In film industries both domestic and abroad, there is one universal truth when it comes to filmmakers: Femme directors are underrepresented. They are provided fewer opportunities, and most film canons studied in higher education ignore them.
While you may find The Piano (Jane Campion, 1993), Lost in Translation (Sofia Coppola, 2004) or The Hurt Locker (Kathryn Bigelow, 2009) here or there alongside 2001: A Space Odyssey (Stanley Kubrick, 1968) or Bonnie and Clyde (Arthur Penn, 1967), the threshold is far greater for female-identifying filmmakers to cross.
In the waning days of 2022, even as historic film magazine Sight and Sound put a woman’s work, Chantal Akerman’s brilliant Jeanne Dielman, at the top of their once-a-decade greatest films list, it was immediately decried as nothing more than a political gesture. Still, such a triumph should still be celebrated.
Ask a random person to name a female director, They probably won’t be able to. As more come to the forefront in the world of cinema, many — especially those that present non-heteronormativity in their films — are still widely overlooked by the general public.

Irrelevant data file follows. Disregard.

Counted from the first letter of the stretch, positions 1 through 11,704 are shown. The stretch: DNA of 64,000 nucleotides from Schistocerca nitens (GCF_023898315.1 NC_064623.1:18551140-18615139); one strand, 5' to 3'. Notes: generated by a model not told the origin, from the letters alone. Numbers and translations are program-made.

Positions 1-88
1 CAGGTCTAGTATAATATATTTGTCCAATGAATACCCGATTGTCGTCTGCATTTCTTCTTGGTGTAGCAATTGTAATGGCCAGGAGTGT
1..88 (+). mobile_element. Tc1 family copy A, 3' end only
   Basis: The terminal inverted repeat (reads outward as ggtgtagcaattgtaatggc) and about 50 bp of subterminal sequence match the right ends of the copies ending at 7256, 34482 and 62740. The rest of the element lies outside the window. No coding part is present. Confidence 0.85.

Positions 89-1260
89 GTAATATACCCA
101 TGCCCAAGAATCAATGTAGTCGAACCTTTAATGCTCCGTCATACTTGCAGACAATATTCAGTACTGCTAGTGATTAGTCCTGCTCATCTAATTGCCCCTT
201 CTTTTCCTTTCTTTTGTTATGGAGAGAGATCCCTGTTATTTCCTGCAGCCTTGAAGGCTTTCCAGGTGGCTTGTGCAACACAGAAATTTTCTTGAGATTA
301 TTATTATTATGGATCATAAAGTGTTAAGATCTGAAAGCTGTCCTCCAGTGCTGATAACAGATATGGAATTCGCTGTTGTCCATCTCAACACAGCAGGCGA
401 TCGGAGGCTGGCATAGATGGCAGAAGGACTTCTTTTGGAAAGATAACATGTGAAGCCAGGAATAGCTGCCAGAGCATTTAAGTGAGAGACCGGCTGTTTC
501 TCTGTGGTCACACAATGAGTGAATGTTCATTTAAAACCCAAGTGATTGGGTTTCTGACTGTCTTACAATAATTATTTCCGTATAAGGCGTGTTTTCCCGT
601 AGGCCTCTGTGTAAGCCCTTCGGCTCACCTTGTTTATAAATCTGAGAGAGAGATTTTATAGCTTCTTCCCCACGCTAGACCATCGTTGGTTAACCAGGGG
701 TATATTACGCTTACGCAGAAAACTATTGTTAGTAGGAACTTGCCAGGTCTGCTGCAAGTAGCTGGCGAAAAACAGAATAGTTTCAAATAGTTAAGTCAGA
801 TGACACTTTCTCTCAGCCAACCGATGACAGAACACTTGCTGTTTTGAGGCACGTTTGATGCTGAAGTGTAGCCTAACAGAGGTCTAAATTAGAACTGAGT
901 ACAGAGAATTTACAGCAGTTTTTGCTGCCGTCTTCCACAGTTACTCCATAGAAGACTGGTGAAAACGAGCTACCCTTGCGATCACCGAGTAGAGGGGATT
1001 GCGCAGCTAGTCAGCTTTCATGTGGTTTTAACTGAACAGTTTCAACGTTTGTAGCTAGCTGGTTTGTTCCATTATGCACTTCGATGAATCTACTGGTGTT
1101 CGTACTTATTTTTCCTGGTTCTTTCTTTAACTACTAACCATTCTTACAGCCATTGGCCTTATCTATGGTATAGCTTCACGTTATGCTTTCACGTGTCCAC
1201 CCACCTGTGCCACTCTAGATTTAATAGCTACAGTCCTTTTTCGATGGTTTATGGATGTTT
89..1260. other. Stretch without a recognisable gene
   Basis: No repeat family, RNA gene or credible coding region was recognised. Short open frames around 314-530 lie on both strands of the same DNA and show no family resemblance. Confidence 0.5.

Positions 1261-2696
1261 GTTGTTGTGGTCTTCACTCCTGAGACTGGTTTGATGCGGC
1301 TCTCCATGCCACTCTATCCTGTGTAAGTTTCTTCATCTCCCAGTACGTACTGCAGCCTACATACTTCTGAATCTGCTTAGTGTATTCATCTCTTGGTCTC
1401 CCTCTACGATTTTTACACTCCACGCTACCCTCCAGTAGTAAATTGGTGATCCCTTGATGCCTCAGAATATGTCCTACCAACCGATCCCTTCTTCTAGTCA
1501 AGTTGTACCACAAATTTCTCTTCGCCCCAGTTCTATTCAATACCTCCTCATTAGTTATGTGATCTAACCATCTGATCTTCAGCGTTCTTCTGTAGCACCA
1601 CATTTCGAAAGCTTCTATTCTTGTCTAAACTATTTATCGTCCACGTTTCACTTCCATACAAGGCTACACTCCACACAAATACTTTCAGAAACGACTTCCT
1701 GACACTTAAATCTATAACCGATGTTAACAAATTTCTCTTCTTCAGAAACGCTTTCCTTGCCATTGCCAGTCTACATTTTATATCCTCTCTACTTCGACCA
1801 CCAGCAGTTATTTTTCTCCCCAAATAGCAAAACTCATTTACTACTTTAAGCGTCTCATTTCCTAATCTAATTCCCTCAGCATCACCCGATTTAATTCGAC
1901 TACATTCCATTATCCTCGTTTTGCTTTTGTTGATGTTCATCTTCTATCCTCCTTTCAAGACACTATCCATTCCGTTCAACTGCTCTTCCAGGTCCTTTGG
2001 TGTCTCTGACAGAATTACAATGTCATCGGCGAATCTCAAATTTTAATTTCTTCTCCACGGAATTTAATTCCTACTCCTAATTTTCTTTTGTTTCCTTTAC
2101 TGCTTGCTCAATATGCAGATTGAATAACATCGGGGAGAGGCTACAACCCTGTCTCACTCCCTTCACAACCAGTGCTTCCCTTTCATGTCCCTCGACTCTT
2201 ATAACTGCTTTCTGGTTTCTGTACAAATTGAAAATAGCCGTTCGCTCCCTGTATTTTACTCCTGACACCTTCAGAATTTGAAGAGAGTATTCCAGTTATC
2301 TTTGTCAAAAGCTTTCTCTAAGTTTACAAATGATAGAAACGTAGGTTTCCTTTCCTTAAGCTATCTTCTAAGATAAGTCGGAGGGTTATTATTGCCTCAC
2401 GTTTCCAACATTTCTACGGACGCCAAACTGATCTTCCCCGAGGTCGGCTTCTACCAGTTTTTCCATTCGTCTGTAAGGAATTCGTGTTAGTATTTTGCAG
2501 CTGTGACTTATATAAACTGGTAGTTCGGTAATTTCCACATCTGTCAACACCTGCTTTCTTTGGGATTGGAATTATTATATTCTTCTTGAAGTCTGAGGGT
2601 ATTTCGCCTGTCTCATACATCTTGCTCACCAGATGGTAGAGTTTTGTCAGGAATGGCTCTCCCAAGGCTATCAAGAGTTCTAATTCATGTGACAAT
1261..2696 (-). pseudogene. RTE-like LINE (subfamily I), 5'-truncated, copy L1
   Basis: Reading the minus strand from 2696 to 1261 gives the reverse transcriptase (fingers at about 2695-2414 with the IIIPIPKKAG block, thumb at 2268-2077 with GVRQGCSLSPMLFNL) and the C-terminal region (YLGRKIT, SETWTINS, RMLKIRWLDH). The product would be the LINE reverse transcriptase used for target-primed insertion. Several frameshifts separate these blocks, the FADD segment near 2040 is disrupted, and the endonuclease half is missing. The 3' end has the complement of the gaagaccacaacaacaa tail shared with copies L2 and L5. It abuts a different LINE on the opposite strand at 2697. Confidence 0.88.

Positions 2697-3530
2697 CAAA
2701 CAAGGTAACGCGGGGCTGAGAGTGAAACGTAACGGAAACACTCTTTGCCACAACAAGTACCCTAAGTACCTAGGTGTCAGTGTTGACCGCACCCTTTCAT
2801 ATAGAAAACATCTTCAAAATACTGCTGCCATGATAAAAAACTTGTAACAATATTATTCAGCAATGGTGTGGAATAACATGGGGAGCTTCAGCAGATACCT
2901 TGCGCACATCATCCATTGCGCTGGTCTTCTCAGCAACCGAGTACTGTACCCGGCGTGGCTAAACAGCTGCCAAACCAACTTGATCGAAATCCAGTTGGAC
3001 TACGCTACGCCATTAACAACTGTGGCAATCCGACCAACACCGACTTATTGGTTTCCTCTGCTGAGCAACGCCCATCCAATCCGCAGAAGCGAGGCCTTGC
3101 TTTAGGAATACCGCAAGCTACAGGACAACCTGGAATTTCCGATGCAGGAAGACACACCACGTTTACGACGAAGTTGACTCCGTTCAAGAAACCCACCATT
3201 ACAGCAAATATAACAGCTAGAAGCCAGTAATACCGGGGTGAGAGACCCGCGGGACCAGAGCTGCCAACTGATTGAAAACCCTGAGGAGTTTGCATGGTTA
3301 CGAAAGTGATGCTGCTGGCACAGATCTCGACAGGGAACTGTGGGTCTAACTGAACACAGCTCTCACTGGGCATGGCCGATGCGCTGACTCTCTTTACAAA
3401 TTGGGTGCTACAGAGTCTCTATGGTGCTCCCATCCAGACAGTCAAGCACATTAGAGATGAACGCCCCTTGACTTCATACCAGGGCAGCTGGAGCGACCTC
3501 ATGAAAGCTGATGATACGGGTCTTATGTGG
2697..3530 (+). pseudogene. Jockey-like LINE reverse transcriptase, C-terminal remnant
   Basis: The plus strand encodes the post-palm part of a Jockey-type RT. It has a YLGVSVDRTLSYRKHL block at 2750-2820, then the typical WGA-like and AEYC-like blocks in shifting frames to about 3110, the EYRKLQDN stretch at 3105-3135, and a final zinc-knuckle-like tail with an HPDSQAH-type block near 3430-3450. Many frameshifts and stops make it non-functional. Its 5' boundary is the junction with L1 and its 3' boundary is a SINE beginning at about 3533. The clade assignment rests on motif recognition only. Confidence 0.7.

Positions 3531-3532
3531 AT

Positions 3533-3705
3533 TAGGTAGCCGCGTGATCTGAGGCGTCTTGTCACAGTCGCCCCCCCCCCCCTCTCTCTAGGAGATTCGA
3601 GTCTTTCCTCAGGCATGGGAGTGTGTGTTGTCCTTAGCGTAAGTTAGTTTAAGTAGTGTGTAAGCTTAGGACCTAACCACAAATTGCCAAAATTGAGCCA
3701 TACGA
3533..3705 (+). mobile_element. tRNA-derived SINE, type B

We compiled a list of those which not only deserve to stand alongside the canonized classics, but which are just as groundbreaking as the milestones we often celebrate.
The following works are listed in chronological order.
The Adventures of Prince Achmed
Lotte Reiniger, Germany, 1926
Most history books point to Walt Disney’s Snow White and the Seven Dwarfs as the first full-length animated feature film. It is shown in film classes everywhere, held up as a shining milestone of animation (and I do admit, as someone who prays for the Disney machine’s bankruptcy, that it is a lovely film).
That milestone is patently false, an erasure of an achievement released 11 years prior: Lotte Reiniger’s The Adventures of Prince Achmed, clocking in at 65 minutes. While many animators have paid homage to this work, Snow White always seems to occupy minds as the original animation feature. Chalk it up to Disney’s bloodthirsty tactics of burying competition, the ridiculous preconception that female directing is a recent thing or the fact that Reiniger had to flee Germany in the 1930s due to leftist activity.